Actually, I'd be really interested if you could post the PFF grades for the starting D-lineman for both teams if you have the time.
@Nate Dunlevy If you have access to the PFF grades, can you tell me Walden's Run Stop Percentage for 2012?
@steve That's fine, but in my book he's had years in the league to prove himself.
He's been an NFL player for a long time. He's not a rookie. He's a vet.
The standard is different. He played on a good team with good coaches.
He just played poorly.
@Nate Dunlevy @rogcohen There are so a lot of football want to be's. Talklng heads are a done a dozen. What did Bill To in say about Mel Kiper? He watches a lot of tape but he doesn't do game planning... He's just a talking head who found a niche. Don't give me stats, they are misleading. You can't quantify a football players with pure numbers. I'm just saying let the guy play before you call him a mistake. If he stinks in our system I'll be first to be critical, but I believe in innocent until proven a bad signing. People said Freeney was a bad pick at #11. I will say this... Hughes is a flop and Donald Brown is not worth a roster spot, but they've had years to prove themselves. I'm willing to go e Walden all the chance in the world until he proves otherwise.
@rogcohen AV has nothing to do with anything. PFF grades had Walden and Freeney at -1.4 and Walden at -30.4
So by their reckoning (which has flaws), Walden was a complete trainwreck.
Walden played 120 more snaps than Freeney. That would be a point in his favor, I guess. He was more durable.
However, that also accounts for some of his lead in raw stat totals.
I'm still trying to make sense of this deal. I think I would be fine with Walden if he looked like an average OLB capable of offering a little bit of everything. However, most signs point to a guy who is not well-suited to do anything and is inconsistent from game to game and from season to season.
Furthermore, are the Colts really expecting to do well with Mathis as the only real pass-rusher? What about an interior D-lineman who can get after the QB? Is he coming in the draft because I'm not sure anyone on the roster is capable of offering that? I hope my concerns are put to rest once the season starts and Grigson turns out to be a genius.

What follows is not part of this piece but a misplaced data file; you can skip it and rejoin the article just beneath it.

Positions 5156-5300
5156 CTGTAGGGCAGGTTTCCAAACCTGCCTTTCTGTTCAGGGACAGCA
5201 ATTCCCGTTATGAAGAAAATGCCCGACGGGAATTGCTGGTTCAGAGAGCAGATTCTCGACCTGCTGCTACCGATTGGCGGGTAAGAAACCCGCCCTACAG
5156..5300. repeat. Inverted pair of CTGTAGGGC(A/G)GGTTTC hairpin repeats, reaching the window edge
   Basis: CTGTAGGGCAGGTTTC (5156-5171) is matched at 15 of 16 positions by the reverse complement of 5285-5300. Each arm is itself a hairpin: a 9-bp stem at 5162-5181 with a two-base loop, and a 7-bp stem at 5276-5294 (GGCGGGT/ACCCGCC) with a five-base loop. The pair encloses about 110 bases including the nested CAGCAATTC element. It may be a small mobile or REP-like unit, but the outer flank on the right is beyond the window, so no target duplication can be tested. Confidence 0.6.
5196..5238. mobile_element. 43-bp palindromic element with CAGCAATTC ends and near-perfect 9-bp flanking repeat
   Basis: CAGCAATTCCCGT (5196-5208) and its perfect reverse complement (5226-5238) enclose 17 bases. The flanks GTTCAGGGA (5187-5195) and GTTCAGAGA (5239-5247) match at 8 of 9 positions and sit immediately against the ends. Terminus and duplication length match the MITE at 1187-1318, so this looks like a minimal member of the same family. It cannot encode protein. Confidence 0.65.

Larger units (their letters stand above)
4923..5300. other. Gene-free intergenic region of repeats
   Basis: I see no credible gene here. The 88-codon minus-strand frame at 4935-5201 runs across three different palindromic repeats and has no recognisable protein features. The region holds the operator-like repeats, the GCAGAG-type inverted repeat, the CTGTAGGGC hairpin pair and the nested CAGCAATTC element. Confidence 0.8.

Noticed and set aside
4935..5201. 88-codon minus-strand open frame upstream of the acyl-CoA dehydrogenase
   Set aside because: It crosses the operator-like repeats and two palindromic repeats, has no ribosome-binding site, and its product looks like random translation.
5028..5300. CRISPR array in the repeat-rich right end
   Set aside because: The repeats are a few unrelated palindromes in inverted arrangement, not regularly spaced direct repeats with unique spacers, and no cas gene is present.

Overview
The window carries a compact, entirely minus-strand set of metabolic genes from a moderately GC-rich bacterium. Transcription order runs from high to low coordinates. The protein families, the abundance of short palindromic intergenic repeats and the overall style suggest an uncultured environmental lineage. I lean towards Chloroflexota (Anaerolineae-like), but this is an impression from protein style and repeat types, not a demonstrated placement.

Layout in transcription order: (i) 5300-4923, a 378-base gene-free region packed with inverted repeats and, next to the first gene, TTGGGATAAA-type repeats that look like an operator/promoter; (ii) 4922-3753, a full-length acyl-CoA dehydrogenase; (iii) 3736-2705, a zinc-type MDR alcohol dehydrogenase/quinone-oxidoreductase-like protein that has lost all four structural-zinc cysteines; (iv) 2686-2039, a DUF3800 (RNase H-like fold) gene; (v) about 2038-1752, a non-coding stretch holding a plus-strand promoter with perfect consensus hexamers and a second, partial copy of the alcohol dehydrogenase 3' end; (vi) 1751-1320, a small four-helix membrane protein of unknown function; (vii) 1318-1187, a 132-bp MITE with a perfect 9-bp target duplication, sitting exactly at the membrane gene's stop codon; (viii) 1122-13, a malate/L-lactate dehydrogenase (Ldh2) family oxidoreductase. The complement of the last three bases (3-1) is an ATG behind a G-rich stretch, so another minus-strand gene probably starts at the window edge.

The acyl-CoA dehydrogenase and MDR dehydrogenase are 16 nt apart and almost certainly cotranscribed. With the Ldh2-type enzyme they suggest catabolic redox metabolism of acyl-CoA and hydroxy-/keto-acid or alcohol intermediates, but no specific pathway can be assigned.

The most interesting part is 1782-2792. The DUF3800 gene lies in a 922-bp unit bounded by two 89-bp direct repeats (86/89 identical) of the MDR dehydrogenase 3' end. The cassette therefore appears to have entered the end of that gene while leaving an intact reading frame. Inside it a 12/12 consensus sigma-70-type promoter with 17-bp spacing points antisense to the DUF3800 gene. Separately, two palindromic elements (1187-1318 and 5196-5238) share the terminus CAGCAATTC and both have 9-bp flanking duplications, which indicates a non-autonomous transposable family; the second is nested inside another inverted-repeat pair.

A splash of reality. Lets hope you're missing what Grigs saw. But, like you said, it's a pretty fair risk.
Hmm, I guess the only positive I can come up with is that he can't be any worse than Freeney and he costs 15 mil less.
@rogcohen Freeney has had trouble staying healthy of late, and it seemed to be common knowledge he didn't fit our system last year. I agree with rogcohen, Walden can't be much worse than Freeney looked last year, oh, and the year before. Don't misread, I love the guy and what he brought to the Colts for many years. HOFer in my opinion.
Has Freeney's value at $5.9 million, ahead of anyone else on the list, but if you read it, he's a worse pass rusher and run defender than most players on there (I know a lot are 4-3, but they're the one's doing the comparison).
I checked out how they make their grades. It's very interesting, sounds highly subjective, and I'm sure is actually more of a science than they make it sound. Still, it is hard to imagine a more ineffectual football player than Freeney last year.
@rogcohen He'll be worse than Freeney. Cheaper. But worse.
@Nate Dunlevy Replied above, but essentially, he can't be worse than Freeney. Freeney was awful against the run, and essentially had one purpose, to rush the passer, and he was awful at that as well. Freeney didn't have a single multi-sack game last year, in fact he only had three multi-tackle games! Seriously, only managed more than one tackle in three out of 14 games (13 starts).
This is not to say he'll be awful this year as he has obviously been slowed down by injuries, but I think age is playing a large part in his decline as well. For that reason, I think Walden next year is a better player than Freeney next year.
@rogcohen PFF says he was not only worse, but dramatically worse. Freeney was -4.9 against run. Walden -6.8. Walden was a cataclysm in the pass rush (which the tape shows btw). His only value was in coverage.
After watching him five times and studying him in this game, I'd say they are right on the money.
Walden was dramatically worse last year, and would have to drastically improve to even get to Freeney's level.
@rogcohen I don't think you can compare the two. Freeney was a singular-use pass-rusher. A damn good one. That's why his contracts were signed. Walden is supposed to be a jack-of-all-trades OLB. Unfortunately, he doesn't seem to have any real strength and in some cases is poorly suited to his job. At this point, it seems that "average" is the best we can hope for in his case.
I don't have a real issue with moving on from Freeney...other than sentimental. He was overpaid last season and is probably not going to return to his old form due to injuries. However, I wish the Colts would have replaced him with another pass-rusher.
Doesn't sound promising! Also I don't see an upgrade coming through the draft, pass rush is a major concern this year.
By the way, am I right in thinking that the only benefit of cutting him next offseason would be to free up a roster space? If he's going to account for roughly the same cap space regardless, surely its worth keeping him through 2014 also?